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    Reading feeling: the embodied reader in D.H. Lawrence’s criticism and fiction

    Acton, Harry (2022) Reading feeling: the embodied reader in D.H. Lawrence’s criticism and fiction. PhD thesis, Birkbeck, University of London.

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    Abstract

    This thesis explores the central place of the embodied reader in Lawrence’s critical writings and his fiction. Rather than view Lawrence’s oeuvre as governed by an underlying vision or philosophy of embodied life, it traces his consistent critical concern with felt readerly response, and the practice of embodied reading evident in the turbulent discursive textures of his major critical works, ‘Study of Thomas Hardy’ (1914) and Studies in Classic American Literature (1918-1923). In doing so, the thesis puts Lawrence’s critical writing in dialogue with recent ‘postcritical’, ethical and materialist theoretical perspectives on readerly experience. However, in linking Lawrence’s orientation towards literature’s felt effects with his specific cultural formation as an autodidact reader, the thesis also argues that his criticism offers new insights into the potential significance and value of embodied readerly responses. This investigation, in turn, opens new perspectives on ways in which the fiction Lawrence wrote alongside his critical works engages embodied feeling. Exploring the situated readerly responses mediated by Lawrence’s criticism thus both uncovers a new genealogy for his modernist practice more widely, and helps to reveal a consistent ethical impulse at work in his own narrative evocations of embodied experience.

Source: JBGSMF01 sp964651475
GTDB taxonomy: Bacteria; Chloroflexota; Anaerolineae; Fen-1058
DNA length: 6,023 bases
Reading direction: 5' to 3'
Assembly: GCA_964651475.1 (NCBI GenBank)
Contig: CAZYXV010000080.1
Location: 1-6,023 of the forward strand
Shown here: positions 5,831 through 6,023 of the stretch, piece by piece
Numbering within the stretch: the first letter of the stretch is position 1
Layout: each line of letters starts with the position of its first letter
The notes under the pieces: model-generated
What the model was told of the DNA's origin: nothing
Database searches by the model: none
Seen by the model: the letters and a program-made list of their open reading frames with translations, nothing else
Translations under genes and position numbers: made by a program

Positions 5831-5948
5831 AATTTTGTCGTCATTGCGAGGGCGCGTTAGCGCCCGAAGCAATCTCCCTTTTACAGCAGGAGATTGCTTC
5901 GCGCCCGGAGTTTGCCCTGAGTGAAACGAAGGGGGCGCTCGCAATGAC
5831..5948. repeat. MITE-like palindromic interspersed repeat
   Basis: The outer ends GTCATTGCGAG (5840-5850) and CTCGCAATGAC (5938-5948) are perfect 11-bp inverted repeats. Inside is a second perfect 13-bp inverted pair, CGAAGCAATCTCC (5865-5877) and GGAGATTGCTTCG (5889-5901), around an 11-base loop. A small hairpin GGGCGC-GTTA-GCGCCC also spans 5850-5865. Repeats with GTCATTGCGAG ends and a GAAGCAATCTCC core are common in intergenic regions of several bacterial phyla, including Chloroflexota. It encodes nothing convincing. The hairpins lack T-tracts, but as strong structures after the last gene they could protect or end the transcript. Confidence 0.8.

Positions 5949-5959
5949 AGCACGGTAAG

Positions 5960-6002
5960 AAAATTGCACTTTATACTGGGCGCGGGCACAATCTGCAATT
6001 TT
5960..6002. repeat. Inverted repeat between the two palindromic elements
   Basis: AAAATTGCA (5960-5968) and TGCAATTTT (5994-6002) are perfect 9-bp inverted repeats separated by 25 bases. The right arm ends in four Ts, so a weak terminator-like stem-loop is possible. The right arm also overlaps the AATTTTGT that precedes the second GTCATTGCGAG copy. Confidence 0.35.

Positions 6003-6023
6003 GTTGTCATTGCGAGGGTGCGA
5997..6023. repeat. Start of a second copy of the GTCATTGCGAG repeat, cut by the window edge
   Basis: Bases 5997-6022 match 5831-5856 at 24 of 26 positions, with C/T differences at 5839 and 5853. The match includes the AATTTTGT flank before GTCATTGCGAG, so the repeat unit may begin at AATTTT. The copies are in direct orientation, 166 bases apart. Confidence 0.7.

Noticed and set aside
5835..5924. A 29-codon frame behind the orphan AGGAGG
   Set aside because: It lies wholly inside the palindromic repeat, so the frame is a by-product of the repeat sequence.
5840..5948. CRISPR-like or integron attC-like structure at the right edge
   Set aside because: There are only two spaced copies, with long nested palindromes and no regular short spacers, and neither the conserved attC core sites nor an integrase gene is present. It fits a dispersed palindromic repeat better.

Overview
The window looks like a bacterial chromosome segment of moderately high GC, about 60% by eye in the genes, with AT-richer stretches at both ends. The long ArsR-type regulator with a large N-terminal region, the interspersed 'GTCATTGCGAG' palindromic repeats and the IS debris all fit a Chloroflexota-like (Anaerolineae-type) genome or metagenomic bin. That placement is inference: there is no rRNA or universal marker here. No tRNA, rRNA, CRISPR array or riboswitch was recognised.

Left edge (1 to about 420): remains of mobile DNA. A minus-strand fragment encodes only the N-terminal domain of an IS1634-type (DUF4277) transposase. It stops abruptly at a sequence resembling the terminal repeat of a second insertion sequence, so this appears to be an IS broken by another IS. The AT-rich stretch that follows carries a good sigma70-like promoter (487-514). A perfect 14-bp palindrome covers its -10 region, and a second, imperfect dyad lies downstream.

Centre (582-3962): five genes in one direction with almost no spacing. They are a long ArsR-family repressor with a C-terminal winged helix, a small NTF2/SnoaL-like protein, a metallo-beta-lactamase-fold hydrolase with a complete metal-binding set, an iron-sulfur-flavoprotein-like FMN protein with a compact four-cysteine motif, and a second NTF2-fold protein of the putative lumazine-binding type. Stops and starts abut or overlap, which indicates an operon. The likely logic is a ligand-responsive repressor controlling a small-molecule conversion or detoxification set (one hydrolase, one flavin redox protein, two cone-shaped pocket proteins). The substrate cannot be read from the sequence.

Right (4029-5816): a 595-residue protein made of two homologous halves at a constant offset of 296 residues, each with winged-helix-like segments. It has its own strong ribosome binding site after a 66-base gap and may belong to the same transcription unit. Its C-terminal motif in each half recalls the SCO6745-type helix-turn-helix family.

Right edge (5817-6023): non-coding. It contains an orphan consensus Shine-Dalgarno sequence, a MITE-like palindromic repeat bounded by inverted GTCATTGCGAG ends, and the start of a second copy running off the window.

Metadata

    Item Type: Thesis
    Copyright Holders: The copyright of this thesis rests with the author, who asserts his/her right to be known as such according to the Copyright Designs and Patents Act 1988. No dealing with the thesis contrary to the copyright or moral rights of the author is permitted.
    Depositing User: Acquisitions And Metadata
    Date Deposited: 18 Nov 2022 15:15
    Last Modified: 26 Jan 2024 12:12
    URI: https://eprints.bbk.ac.uk/id/eprint/49920
    DOI: https://doi.org/10.18743/PUB.00049920

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